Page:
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Martin Schön
,
Vasileios Savvakis
,
Maria Kezoudi
,
Andreas Platis
, and
Jens Bange

Abstract

Atmospheric aerosols affect human health and influence atmospheric and biological processes. Dust can be transported long distances in the atmosphere, and the mechanisms that influence dust transport are not fully understood. To improve the database for numerical models that simulate dust transport, measurements are needed that cover both the vertical distribution of the dust and its size distribution. In addition to measurements with crewed aircraft, uncrewed aircraft systems (UASs) provide a particularly suitable platform for this purpose. In this paper, we present a payload for the small fixed-wing UAS of the type Multiple-Purpose Airborne Sensor Carrier 3 (MASC-3) for aerosol particle measurements that is based on the optical particle counter (OPC) OPC-N3 (Alphasense, United Kingdom), modified by the addition of a dryer and a passive aspiration system (OPC-Pod). Based on field tests with a reference instrument in Mannheim, Germany, wind tunnel tests, and a comparison measurement with the UAS-mounted aerosol particle measurement Universal Cloud and Aerosol Sounding System (UCASS) during a dust event over Cyprus, we show that the OPC-Pod can measure particle number concentrations in the range of 0.66–31 μm as well as particle size distributions. The agreement of the OPC-Pod with UCASS is good. Both instruments resolve a vertical profile of the Saharan dust event, with a prominent dust layer between 1500 and 2800 m MSL, with particle number concentrations up to 35 cm−3 for particles between 0.66 and 31 μm.

Open access
Vasileios Savvakis
,
Martin Schön
,
Matteo Bramati
,
Jens Bange
, and
Andreas Platis

Abstract

The negative effects of relative humidity to measurements of particulate matter (PM) due to hygroscopic growth are often not inherently handled by low-cost optical particle counters (OPCs). This study presents a new approach in constructing a miniaturized diffusion dryer, for use with an OPC mounted on an uncrewed aircraft system (UAS), namely, the DJI S900 (weight of 7.5 kg and flight endurance of 20 min) for short-term measurements under humid conditions. In this work, an OPC of type N3 (Alphasense) was employed alongside the dryer, with experiments both in the laboratory and outdoors. Evaluation of the dryer’s performance in a fog tank showed effective drying from almost saturated air to 41% relative humidity for 35 min, which is longer than the endurance of the UAS, and therefore sufficient. Changes in the flow rate through the OPC-N3 with the dryer showed a 17% reduction compared to an absent dryer, but the measured PM values remained unaffected. Airborne measurements were taken from four hovering flights near a governmental air pollution station (Mannheim-Nord, Germany) under humid conditions (88%–93%) where the system gave agreeable concentrations when the dryer was in place, but significantly overestimated all PM types without it. At a rural area near the Boundary Layer Field Site Falkenberg (Lindenberg, Germany), operated by the German Meteorological Service (DWD), vertical profiles inside a low-altitude cloud showed sharp increase in concentrations when the UAS entered the cloud layer, demonstrating its capability to accurately detect the layer base.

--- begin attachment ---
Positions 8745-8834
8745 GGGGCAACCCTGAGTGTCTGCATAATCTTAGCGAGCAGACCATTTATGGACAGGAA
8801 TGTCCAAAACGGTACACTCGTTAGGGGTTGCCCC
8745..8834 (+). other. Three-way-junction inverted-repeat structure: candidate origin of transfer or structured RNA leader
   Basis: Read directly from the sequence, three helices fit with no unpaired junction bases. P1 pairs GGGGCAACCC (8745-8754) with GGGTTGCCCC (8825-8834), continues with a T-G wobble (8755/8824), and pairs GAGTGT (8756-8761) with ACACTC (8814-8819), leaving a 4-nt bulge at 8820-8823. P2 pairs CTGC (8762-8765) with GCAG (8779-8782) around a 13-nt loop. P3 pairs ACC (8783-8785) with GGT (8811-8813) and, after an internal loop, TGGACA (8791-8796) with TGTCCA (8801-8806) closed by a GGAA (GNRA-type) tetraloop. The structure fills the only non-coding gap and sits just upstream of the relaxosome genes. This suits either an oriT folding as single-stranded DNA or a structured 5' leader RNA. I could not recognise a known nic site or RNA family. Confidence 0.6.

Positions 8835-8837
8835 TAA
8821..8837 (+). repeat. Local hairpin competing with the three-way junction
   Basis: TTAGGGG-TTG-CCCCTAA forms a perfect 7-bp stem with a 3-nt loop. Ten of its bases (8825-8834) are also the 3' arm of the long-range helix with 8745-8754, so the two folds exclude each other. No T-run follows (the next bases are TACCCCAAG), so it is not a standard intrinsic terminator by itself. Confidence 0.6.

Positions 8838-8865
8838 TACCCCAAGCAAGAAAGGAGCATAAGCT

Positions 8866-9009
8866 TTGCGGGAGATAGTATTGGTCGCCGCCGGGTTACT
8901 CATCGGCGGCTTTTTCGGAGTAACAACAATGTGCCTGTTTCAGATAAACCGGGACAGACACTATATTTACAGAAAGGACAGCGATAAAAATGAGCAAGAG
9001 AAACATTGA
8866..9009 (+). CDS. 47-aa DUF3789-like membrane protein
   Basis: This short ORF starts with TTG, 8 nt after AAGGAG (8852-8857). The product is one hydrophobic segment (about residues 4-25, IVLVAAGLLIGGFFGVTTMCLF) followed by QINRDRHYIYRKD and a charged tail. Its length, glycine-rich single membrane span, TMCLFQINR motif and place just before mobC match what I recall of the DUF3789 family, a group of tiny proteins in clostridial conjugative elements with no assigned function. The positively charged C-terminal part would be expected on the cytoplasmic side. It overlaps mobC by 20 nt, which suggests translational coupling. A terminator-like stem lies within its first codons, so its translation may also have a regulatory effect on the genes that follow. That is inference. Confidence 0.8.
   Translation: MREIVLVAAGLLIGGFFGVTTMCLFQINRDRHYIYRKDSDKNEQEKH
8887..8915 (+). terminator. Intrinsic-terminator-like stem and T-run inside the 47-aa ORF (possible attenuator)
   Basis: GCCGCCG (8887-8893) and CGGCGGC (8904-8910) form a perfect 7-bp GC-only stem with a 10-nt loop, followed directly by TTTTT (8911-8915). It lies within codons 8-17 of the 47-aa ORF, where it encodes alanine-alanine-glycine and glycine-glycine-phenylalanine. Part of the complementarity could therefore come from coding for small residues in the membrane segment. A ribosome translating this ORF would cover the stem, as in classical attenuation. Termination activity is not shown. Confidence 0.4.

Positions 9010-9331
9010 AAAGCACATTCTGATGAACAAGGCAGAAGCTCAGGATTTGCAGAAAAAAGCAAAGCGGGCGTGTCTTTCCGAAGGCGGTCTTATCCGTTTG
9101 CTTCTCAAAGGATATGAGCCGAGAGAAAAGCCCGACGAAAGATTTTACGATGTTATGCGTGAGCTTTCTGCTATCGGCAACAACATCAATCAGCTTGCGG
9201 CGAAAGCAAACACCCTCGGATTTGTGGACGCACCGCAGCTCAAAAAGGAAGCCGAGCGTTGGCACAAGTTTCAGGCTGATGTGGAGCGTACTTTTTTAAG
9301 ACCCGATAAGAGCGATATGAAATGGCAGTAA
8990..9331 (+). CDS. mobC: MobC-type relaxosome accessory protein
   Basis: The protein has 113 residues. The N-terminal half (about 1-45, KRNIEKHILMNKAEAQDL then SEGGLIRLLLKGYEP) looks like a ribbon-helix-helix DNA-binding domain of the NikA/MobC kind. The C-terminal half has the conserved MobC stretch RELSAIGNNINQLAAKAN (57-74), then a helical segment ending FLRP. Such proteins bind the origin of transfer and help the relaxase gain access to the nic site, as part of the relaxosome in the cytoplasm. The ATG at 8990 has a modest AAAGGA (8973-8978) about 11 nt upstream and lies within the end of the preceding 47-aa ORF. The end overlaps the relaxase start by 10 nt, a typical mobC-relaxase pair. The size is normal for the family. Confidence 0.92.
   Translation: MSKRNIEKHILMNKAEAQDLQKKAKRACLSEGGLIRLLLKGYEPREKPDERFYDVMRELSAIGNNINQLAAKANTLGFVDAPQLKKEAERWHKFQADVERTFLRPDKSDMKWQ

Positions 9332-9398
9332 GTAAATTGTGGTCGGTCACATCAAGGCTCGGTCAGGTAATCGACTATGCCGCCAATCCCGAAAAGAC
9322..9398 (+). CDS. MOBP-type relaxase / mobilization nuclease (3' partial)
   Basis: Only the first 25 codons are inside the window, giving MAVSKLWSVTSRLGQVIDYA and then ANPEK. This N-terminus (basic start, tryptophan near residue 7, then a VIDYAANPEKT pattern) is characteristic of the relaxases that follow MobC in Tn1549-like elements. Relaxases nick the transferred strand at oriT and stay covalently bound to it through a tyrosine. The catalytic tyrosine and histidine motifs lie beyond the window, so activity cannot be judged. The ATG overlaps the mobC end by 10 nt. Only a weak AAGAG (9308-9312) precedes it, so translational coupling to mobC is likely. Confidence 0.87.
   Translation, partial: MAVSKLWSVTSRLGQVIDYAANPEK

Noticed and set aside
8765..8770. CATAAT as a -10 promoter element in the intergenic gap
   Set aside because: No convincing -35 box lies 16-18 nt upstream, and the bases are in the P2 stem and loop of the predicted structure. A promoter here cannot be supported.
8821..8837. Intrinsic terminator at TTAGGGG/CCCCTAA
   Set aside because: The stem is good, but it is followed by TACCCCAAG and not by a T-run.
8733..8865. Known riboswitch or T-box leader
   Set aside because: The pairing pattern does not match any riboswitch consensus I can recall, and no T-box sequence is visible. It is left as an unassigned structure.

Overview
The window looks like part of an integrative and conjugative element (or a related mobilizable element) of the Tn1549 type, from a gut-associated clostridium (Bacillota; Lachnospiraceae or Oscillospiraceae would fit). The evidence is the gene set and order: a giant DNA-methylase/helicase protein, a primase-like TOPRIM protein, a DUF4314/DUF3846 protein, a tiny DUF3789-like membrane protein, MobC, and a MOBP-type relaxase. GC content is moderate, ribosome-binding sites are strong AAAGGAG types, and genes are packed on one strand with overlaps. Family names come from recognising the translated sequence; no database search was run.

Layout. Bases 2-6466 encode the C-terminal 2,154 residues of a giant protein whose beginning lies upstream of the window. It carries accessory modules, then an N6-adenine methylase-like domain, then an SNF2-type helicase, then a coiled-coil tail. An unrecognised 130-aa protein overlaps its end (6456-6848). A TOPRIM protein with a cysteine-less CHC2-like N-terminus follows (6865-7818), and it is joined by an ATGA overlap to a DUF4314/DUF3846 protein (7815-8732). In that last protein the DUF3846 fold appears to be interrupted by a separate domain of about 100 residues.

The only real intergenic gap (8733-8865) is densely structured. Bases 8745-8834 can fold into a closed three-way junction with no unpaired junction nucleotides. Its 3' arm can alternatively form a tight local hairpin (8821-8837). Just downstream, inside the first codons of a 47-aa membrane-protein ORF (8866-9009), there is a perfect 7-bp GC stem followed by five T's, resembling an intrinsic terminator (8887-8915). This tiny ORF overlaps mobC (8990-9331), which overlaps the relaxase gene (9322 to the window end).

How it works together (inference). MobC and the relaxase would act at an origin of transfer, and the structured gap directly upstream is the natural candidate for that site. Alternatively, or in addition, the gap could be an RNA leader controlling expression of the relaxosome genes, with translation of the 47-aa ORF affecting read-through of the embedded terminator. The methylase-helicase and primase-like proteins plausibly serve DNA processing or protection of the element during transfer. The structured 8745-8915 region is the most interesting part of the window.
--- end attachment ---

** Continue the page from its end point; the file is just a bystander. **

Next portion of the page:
Open access
Matteo Bramati
,
Martin Schön
,
Daniel Schulz
,
Vasileios Savvakis
,
Yongtan Wang
,
Jens Bange
, and
Andreas Platis

Abstract

The use of small uncrewed aircraft systems (UAS) can effectively capture the wind profile in the lower atmospheric boundary layer. This study presents a calibration process to estimate the horizontal wind vector using a rotary-wing UAS in hovering conditions. This procedure does not require wind tunnels or meteorological masts, only the data from the flight control unit and a specific set of calibration flights. A model based on the UAS drag coefficient was proposed and compared to a traditional approach. Validation flights at the German Weather Service MOL-RAO observatory showed that the system can accurately predict wind speed and direction. A modified DJI S900 hexacopter with a Styrofoam sphere casing was used for the study and calibrated for wind speeds between 1 and 14 m s−1. Power spectral density analysis showed the system’s ability to resolve atmospheric eddies up to 0.1 Hz. The overall root-mean-square error was less than 0.7 m s−1 for wind speed and less than 8° for wind direction.

Open access
Jakob Boventer
,
Matteo Bramati
,
Vasileios Savvakis
,
Frank Beyrich
,
Markus Kayser
,
Andreas Platis
, and
Jens Bange

Abstract

One of the most widely used systems for wind speed and direction observations at meteorological sites is based on Doppler Wind LiDAR (DWL) technology. The wind vector derivation strategies of these instruments rely on the assumption of stationary and homogeneous horizontal wind, which is often not the case over heterogeneous terrain. This study focuses on the validation of two DWL systems, operated by the German Weather Service (DWD) and installed at the boundary layer field site Falkenberg (Lindenberg, Germany), with respect to measurements from a small, fixed-wing uncrewed aircraft system (UAS) of type MASC-3. A wind vector intercomparison at an altitude range from 100 to 500 m between DWL and UAS was performed, after a quality control of the aircraft’s data accuracy against a cup anemometer and wind vane mounted on a meteorological mast also operating at the location. Both DWL systems exhibit an overall root mean square difference in wind vector retrieval of less than 22% for wind speed and lower than 18° for wind direction. The enhancement or deterioration of these statistics is analyzed with respect to scanning height and atmospheric stability. The limitations of this type of validation approach are highlighted and accounted for in the analysis.

Open access